After the Civil War, Georgia and other Southern states faced economic uncertainty. Dependent on enslaved black labor that was no longer available after emancipation and ratification of the Thirteenth Amendment, Southern economies struggled to find a new solution. For many, leasing state convicts to labor for private businesses seemed the perfect answer.
Ratified in 1865, the Thirteenth Amendment prohibited involuntary servitude “except as punishment for crime” and seemingly permitted the forced labor of prisoners. At the same time, Southern prison populations had grown greatly following the Civil War, and that increase was disproportionately fueled by newly-emancipated black men and women incarcerated for violating discriminatory Black Codes that criminalized unemployment and vagrancy and severely punished even the most minor thefts.
On May 11, 1868, in the midst of Reconstruction, Georgia Provisional Governor Thomas Ruger leased 100 black prisoners to William A. Fort of the Georgia & Alabama Railroad for one year for $2500 under an agreement that made Mr. Fort responsible for their well-being. Sixteen prisoners died before the end of the contract. Undeterred, Georgia officials expanded the system the following year, leasing all 393 state prisoners to work on another railroad. Over the next several years, convict leasing in Georgia proved both deadly and profitable. The state legislature routinely turned a blind eye to reports of inhumane treatment and even murder and, in 1876, authorized the state to enter into long-term, twenty-year convict leasing contracts valued at $500,000.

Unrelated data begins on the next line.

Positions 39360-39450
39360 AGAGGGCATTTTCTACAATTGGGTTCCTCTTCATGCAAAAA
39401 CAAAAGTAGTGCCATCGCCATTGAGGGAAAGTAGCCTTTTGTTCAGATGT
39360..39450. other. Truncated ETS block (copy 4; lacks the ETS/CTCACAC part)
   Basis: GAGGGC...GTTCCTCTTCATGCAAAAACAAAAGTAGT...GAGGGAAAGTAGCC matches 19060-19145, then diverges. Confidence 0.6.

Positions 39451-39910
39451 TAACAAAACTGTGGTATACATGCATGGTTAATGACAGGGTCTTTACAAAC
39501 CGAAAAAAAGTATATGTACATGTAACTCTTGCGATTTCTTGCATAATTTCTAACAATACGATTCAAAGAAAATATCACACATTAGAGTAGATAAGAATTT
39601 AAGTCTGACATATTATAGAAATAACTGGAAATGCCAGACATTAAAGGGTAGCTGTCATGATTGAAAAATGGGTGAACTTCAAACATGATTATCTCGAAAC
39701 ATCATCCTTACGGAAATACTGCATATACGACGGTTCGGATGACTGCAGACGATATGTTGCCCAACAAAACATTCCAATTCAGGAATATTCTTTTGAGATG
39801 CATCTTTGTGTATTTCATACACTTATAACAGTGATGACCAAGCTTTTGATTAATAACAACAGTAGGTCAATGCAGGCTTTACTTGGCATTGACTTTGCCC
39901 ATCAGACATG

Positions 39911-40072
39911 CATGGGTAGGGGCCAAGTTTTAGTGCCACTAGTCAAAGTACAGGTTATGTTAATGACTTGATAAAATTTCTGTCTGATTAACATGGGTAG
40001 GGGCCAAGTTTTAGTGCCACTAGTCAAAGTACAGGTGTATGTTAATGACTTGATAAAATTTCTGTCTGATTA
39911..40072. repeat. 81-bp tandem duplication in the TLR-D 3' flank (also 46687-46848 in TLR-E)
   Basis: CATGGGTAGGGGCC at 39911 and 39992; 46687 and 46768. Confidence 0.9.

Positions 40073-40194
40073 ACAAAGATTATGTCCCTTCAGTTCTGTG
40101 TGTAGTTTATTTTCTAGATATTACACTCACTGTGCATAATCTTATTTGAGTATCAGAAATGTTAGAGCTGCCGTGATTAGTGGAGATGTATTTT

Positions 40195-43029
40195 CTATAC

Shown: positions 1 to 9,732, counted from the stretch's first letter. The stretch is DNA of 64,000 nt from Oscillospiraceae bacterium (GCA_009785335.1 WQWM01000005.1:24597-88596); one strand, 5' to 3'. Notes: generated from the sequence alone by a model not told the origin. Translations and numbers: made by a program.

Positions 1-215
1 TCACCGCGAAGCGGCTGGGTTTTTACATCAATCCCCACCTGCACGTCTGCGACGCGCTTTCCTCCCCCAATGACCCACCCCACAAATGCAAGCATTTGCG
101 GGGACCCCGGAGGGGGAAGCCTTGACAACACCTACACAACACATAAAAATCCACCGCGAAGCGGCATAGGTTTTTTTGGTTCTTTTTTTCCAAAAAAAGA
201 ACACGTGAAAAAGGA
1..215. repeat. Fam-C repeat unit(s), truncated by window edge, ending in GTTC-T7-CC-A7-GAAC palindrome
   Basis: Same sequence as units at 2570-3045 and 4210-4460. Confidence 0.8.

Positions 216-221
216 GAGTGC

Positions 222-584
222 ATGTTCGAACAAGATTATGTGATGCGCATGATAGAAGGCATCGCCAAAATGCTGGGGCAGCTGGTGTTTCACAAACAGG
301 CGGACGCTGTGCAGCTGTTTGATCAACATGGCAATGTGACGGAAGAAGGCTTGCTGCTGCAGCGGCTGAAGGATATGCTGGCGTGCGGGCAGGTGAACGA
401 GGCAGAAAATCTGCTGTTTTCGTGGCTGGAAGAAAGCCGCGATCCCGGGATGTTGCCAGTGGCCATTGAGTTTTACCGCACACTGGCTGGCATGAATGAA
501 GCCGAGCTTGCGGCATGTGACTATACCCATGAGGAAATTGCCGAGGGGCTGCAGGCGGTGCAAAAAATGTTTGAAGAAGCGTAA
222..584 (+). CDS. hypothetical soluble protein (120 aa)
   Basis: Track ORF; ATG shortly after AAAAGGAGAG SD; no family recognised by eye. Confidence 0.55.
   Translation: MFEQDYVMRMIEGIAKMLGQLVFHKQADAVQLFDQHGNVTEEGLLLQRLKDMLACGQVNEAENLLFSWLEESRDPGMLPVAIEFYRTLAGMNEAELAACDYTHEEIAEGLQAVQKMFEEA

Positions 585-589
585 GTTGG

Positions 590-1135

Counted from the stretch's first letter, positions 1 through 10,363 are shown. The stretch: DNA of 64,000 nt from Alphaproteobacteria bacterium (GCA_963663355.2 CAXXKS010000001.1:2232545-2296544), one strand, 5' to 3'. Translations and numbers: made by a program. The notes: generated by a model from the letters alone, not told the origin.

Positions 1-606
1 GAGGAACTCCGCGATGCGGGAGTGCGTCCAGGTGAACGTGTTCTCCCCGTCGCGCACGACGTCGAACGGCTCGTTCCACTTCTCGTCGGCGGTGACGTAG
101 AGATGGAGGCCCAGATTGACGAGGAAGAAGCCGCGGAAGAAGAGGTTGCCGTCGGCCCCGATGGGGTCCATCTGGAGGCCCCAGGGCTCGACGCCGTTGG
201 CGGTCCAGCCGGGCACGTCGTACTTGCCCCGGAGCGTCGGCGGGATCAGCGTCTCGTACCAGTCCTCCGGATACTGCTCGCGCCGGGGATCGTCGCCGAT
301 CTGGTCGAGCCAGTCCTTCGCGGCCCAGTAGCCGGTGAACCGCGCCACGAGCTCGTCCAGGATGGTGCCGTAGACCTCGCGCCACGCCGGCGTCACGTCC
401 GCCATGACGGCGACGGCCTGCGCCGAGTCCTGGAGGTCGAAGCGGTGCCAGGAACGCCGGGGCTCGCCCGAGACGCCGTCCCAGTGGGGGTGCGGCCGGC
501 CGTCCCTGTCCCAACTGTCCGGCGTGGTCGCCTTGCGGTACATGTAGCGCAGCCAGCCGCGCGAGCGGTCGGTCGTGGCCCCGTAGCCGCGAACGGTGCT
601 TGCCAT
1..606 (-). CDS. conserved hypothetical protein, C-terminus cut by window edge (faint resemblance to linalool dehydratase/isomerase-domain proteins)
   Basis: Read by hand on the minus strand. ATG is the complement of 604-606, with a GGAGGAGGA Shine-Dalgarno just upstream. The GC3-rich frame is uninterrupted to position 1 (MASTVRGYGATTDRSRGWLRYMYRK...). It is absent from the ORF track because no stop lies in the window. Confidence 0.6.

From the Equal Justice Initiative’s A History of Racial Injustice – 2018 Calendar.
“The Equal Justice Initiative (EJI) is proud to present A History of Racial Injustice – 2018 Calendar. America’s history of racial inequality continues to undermine fair treatment, equal justice, and opportunity for many Americans. The genocide of Native people, the legacy of slavery and racial terror, and the legally supported abuse of racial minorities are not well understood. EJI believes that a deeper engagement with our nation’s history of racial injustice is important to addressing present-day questions of social justice and equality.